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Interesting Rdnh On Complainant Did Not Have A Trademark

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Nov 27, 2013
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The Asian Domain Name Dispute Resolution Centre (Kuala Lumpur Office) has given out a ruling of Reverse Domain Name Hijacking ruling on the domain name
The domain name was registered 4 years before the Complainant was even formed.
The opinion has some of the best and strongest Reverse Domain Name Hijacking language that we have ever read and I am sure, this is a must read.

The domain name was registered in 2002.
The Complaintant was first incorporated in June 1, 2006.

Respondent registered the domain name on April 9, 2002 and has continually maintained ownership until the present.
Between 2002 and 2006, Respondent used the Disputed Domain name in connection with Neuronet Systems to promote its “end-of-day” data services.
In June, 2006 Complainant approached Respondent with an interest in using the Disputed Domain.
One of the Complainant’s founders, Benny Yeo entered into an agreement where Respondent would be the exclusive EOD Services Provider to Complainant. In exchange for access to the Domain, Complainant agreed to allow Respondent to be its exclusive EOD Services provider and the parties used the Disputed Domain to promote their mutual business interests.

In November, 2013 the deal failed.

At no time did Respondent agree to sell the Disputed Domain to Complainant, and Complainant did not offer to purchase the Disputed Domain from Respondent.

At no time did Complainant ever have any ownership of the Disputed Domain. Respondent did not register the Disputed Domain with Complainant’s trademark in mind and had no knowledge of Complainant, its web site, its business name or trademark when it registered the Disputed Domain.

Complainant did not exist and its trademark did not exist when Respondent registered the Disputed Domain in 2002.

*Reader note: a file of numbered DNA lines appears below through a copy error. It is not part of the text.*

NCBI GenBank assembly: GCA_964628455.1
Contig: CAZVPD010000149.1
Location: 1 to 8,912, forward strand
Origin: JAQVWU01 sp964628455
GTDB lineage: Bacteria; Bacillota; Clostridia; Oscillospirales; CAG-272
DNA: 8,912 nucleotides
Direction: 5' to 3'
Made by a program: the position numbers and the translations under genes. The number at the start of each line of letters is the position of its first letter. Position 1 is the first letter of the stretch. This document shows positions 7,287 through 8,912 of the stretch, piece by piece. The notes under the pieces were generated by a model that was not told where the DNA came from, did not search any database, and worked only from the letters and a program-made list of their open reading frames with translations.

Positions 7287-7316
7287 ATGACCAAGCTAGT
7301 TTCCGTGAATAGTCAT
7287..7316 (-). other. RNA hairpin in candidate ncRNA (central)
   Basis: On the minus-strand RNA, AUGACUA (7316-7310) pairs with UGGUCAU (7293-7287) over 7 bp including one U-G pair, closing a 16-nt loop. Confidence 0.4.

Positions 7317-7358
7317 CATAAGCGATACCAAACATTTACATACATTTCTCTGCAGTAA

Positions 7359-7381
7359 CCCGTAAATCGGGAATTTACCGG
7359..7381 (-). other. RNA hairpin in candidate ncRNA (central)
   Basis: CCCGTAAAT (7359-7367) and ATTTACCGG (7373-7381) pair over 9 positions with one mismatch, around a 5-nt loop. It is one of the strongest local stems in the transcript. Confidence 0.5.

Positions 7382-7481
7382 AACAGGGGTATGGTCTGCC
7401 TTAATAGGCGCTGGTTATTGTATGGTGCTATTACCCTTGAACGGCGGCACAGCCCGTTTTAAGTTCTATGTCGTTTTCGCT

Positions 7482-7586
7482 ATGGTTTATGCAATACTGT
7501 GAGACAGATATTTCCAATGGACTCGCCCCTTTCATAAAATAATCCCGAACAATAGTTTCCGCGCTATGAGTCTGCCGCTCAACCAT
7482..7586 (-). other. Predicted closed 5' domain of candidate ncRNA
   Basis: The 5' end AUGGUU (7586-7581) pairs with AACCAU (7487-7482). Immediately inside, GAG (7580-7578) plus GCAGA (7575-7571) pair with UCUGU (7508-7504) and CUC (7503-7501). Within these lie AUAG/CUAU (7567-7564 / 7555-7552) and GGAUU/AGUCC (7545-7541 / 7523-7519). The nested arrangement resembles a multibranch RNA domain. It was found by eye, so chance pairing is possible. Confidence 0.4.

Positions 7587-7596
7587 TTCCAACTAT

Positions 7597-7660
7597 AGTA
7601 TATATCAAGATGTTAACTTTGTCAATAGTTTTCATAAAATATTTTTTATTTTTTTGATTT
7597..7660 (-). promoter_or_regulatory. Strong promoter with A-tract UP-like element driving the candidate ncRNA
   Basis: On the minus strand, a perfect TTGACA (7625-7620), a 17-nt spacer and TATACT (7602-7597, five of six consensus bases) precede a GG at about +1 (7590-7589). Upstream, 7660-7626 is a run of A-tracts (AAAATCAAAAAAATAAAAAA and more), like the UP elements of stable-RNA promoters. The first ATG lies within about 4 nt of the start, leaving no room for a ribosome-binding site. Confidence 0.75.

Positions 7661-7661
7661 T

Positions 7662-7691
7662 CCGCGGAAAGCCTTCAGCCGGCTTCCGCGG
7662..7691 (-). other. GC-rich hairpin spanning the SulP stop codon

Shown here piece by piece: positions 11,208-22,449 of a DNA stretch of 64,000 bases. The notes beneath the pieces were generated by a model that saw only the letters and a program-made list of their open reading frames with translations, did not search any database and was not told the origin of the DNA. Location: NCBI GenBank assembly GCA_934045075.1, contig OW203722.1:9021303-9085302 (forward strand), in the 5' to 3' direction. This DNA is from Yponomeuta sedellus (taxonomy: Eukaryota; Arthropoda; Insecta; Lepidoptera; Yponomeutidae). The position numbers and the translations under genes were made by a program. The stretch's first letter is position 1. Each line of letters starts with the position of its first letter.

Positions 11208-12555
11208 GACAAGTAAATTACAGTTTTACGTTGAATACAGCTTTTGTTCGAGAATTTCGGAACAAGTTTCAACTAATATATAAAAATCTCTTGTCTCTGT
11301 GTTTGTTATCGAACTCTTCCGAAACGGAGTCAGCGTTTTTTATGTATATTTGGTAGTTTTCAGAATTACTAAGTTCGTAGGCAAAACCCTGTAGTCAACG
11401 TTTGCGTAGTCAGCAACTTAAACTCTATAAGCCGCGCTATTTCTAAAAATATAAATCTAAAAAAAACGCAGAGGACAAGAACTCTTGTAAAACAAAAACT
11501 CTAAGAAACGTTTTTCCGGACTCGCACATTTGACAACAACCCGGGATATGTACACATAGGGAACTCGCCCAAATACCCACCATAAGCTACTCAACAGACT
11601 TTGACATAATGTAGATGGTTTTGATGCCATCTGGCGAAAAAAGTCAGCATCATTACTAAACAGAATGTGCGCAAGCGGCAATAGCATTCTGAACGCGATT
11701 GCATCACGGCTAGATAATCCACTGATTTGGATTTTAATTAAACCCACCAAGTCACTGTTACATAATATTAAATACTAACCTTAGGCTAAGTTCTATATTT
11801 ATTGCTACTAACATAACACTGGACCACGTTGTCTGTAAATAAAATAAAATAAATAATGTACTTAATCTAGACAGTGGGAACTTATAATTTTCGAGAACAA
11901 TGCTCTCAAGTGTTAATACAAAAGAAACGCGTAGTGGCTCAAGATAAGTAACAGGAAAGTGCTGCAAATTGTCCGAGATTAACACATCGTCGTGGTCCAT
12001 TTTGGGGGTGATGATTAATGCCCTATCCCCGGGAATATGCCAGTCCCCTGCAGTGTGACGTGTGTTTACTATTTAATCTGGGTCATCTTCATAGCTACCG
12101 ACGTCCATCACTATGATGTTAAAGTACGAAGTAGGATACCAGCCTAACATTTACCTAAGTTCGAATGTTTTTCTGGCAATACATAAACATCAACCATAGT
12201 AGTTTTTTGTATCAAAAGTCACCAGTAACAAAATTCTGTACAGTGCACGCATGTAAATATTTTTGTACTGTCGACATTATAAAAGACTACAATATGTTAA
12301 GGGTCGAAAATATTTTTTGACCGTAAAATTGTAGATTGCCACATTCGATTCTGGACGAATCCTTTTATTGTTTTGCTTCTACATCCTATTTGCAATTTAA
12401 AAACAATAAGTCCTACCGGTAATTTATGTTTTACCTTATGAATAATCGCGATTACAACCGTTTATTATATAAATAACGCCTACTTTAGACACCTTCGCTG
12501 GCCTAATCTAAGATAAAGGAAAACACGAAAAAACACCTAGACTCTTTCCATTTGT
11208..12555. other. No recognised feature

Indeed, Complainant was not formed until four (4) years after Respondent registered and began using the Disputed Domain.
At all times Respondent has used and will continue to use the Disputed Domain in good faith and in connection with its common descriptive meaning.

Here is the decision that was made by the three member panel:

The registration of domain names, like, that incorporate common descriptive dictionary words, subject to third party use, ipso facto establishes the Respondent’s legitimate interest, provided there is no evidence the respondent targeted the complainant’s trademark.

Indeed, it is settled that the registration of domain names that contain common words are permissible on a first- come, first served basis, and such registration establishes the Respondent’s legitimate interest, provided the domain was not registered with a trademark in mind

The principle of “first come first served” still applies to adjudicate the conflict between a domain name and a later registered trademark and there is simply no evidence here that would provide Complainant with superior rights to the Disputed Domain.

In the instant matter, there is no evidence that the Disputed Domain was registered with Complainant’s trademark in mind because of three (3) undisputed facts, inter-alia,

1)Complainant did not exist in 2002 when Respondent registered the disputed Domain

2)Complainant has never owned or had ownership rights to the disputed Domain;

3)Complainant holds no trademark for generic ASIA CHARTS.

Accordingly, there is no evidence that respondent targeted Complainant in any manner. To the contrary, it is simple implausible that respondent targeted Complainant rather than consciously decided to profit off of a combination of common words used in the English language.

Reverse Domain Name Hijacking

(a) There is absolutely no basis for this claim and Complainant should have known that before filing its Complaint.

It certainly had an obligation to understand the rules and present a valid claim.
Complainant and its counsel are sophisticated and certainly understand the importance of knowing the law and facts before proceeding.
The Complaint is woefully devoid of any facts or information.
Indeed, Complainant has not presented any trademark registration because none exists.
Under the first prong of the Policy, the Complainant cannot show trademark rights just because its corporate name includes “Asia Charts.”

Moreover, the fact that the parties once had an “agreement” to partner on the use of the disputed Domain and for Respondent to point the DNS in exchange for Complainant’s use of Respondent as the exclusive EOD Services provider hardly establishes Complainant’s “rights” to the disputed Domain.
Absent agreement to transfer ownership of the disputed Domain, there is simply no merit to this claim.

On the second two prongs of the Policy the Complainant is also completely devoid of merit on its face, and warrants a finding of reverse domain name hijacking to deter future claims and abuses of the system.
Complainant knew when it filed the Complaint that it could not prove at least 2, if not all 3 of the elements to prevail.

Complainant undoubtedly filed this UDRP to hijack the disputed Domain from its rightful owner and gain exclusive use of an inherently valuable common term and combination of two English words.

Source: thedomains

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